Hunt wants overseas innovators for England's schools
The demand for extra school places should be a "golden moment" to open more "innovative" schools, says Labour's Tristram Hunt.
This could mean school leaders from high-performing countries such as Singapore or Finland opening new schools in England, he says.
Mr Hunt says he wants to move away from the "narrow, exam factory vision".
A Department for Education spokesman said the curriculum was already innovative and "world leading".
The shadow education secretary will tell the ASCL head teachers' conference: "I want the best school innovators in the world - be they from Australia, America, Singapore or Finland - to come and open up new schools in our coastal towns, rural market towns and coalfield communities.
"We simply cannot afford to be parochial when underperformance needs to be tackled,"
"We have to change. We have to chart a course away - carefully, slowly, consensually - away from the narrow, exam factory vision of recent years," he will tell head teachers.
"England's demographic surge affords us a tremendous opportunity to do something different."
Mr Hunt says he wants technology and different ways of learning to challenge the "industrial model of schooling".
Mr Hunt will also call for more parental involvement in their children's education.
Labour has called for the scrapping of the free schools programme, but Mr Hunt says he wants to encourage "parents, teachers, businesses and voluntary groups to set up schools in areas of need".
He also wants academies to be able to change academy chains if parents are dissatisfied and he wants parents to be able to play a bigger role within trusts running chains of schools.
But a spokesman for the Department for Education said: "Thanks to our plan for education more children in England have the opportunity to go to a good or outstanding school than ever before and free schools have been crucial to that change.
"A recent survey revealed how free schools are bringing new ideas and approaches to education - with 84% collaborating with neighbouring schools or planning to, two-thirds offering an alternative to the national curriculum in some or all subjects; and around half providing an extended school day.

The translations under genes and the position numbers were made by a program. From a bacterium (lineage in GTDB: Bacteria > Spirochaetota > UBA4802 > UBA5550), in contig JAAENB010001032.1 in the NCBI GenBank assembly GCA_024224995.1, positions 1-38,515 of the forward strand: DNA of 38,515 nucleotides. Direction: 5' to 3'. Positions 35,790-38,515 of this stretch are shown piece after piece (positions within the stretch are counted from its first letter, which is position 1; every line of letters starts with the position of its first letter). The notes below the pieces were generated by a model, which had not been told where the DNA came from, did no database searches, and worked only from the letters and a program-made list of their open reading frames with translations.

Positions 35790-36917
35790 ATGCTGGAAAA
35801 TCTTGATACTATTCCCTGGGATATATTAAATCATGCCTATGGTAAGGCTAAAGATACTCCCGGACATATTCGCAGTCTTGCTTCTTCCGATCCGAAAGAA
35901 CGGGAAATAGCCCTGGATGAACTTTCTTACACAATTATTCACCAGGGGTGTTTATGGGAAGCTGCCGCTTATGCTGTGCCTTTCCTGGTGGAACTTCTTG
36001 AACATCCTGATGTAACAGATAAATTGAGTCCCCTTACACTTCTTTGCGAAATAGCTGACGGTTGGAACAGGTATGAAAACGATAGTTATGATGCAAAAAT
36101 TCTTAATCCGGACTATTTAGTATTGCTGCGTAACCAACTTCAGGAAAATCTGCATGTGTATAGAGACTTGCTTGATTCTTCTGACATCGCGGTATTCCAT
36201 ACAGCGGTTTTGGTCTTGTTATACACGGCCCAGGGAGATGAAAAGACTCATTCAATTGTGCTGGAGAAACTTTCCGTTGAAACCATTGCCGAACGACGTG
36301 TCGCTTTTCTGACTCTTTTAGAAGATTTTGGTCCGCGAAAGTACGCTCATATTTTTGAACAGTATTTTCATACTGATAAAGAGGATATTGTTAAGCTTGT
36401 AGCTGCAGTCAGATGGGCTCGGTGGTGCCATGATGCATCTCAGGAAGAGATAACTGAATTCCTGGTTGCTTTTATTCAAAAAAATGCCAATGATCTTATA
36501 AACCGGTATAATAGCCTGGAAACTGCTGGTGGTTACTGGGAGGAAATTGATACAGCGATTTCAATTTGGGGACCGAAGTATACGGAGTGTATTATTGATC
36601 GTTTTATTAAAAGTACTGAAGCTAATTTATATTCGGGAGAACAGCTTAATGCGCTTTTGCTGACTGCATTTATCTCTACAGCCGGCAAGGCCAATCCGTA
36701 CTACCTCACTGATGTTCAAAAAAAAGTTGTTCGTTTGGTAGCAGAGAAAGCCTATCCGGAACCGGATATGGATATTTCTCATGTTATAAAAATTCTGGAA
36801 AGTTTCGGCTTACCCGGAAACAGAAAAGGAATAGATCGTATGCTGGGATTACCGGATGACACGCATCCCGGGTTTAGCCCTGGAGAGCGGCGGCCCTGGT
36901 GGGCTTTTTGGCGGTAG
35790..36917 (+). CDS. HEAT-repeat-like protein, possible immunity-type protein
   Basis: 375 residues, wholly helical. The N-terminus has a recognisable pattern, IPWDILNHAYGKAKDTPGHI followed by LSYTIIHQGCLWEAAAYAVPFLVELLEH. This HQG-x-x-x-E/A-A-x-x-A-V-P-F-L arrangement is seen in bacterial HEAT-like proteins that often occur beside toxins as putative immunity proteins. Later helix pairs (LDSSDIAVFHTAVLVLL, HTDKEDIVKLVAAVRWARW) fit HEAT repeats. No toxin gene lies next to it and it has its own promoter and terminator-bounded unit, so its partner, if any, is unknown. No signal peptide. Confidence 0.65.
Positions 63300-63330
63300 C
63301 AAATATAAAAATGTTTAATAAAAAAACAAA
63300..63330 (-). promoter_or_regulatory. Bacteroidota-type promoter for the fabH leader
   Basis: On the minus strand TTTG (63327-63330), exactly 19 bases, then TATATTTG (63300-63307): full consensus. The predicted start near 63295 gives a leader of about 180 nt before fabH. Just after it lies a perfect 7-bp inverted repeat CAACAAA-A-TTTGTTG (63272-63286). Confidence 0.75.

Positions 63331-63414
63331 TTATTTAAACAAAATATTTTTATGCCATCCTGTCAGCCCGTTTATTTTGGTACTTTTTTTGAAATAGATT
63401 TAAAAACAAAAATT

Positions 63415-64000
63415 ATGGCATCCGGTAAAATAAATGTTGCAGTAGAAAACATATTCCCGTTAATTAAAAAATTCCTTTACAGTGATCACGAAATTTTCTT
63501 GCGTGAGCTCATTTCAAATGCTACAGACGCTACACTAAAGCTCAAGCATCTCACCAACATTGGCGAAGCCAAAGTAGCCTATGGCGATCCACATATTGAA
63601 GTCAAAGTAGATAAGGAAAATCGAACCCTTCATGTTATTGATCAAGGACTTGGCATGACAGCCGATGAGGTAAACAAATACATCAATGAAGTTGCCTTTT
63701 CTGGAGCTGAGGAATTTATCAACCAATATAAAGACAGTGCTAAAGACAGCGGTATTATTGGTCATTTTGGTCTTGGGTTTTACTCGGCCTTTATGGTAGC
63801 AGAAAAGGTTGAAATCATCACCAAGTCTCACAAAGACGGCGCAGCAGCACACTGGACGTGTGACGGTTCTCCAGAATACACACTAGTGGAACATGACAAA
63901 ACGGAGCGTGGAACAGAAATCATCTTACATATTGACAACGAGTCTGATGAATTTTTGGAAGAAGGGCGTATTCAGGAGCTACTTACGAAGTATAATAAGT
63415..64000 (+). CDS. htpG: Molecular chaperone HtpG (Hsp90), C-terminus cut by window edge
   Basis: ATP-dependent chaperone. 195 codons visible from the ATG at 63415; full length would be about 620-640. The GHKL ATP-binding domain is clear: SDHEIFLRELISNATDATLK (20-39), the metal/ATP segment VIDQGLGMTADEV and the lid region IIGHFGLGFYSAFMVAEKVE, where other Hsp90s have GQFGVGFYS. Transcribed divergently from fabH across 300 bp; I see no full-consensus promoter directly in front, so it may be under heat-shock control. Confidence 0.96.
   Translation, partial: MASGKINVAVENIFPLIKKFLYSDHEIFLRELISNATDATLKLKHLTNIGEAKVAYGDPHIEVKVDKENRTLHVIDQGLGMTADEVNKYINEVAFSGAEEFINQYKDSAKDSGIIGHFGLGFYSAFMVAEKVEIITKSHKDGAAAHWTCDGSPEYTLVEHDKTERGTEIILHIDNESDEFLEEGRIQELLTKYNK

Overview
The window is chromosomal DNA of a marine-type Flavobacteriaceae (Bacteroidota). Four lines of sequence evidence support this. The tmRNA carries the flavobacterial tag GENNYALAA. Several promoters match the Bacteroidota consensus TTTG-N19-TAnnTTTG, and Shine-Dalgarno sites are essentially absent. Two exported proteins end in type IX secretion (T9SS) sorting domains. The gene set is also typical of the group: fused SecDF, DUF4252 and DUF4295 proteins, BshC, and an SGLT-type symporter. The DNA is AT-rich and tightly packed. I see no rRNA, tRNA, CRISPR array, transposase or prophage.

"We have introduced a world-leading new computing curriculum. England is one of a handful of nations to make coding and computer science compulsory from age five."
A Conservative spokesman said: "This is yet more chaos from a party with no plan for England's schools.
"Just the other week Ed Miliband attacked the 'alphabet soup' of schools in this country while pledging to bring them all back under local council control.
"Yesterday Ed Balls let slip that Labour wants to close free schools altogether. Now Tristram Hunt wants a whole different set of schools but doesn't seem to trust parents and teachers in this country to lead them."
The conference in London will hear warnings about funding from ASCL's president, Peter Kent.
He will tell the gathering of head teachers that children's education should not be "sacrificed" by austerity - and that schools are already struggling with inadequate budgets.
"The reality is that our current system of funding is making it impossible for some schools and colleges to make ends meet," says Dr Kent.
"Too many institutions are having to grapple with the reality that the level of funding is not enough to sustain the quality of education that our children deserve.
"Our children only get one chance and will not understand if we tell them in five years' time that their education has been sacrificed on the altar of deficit reduction."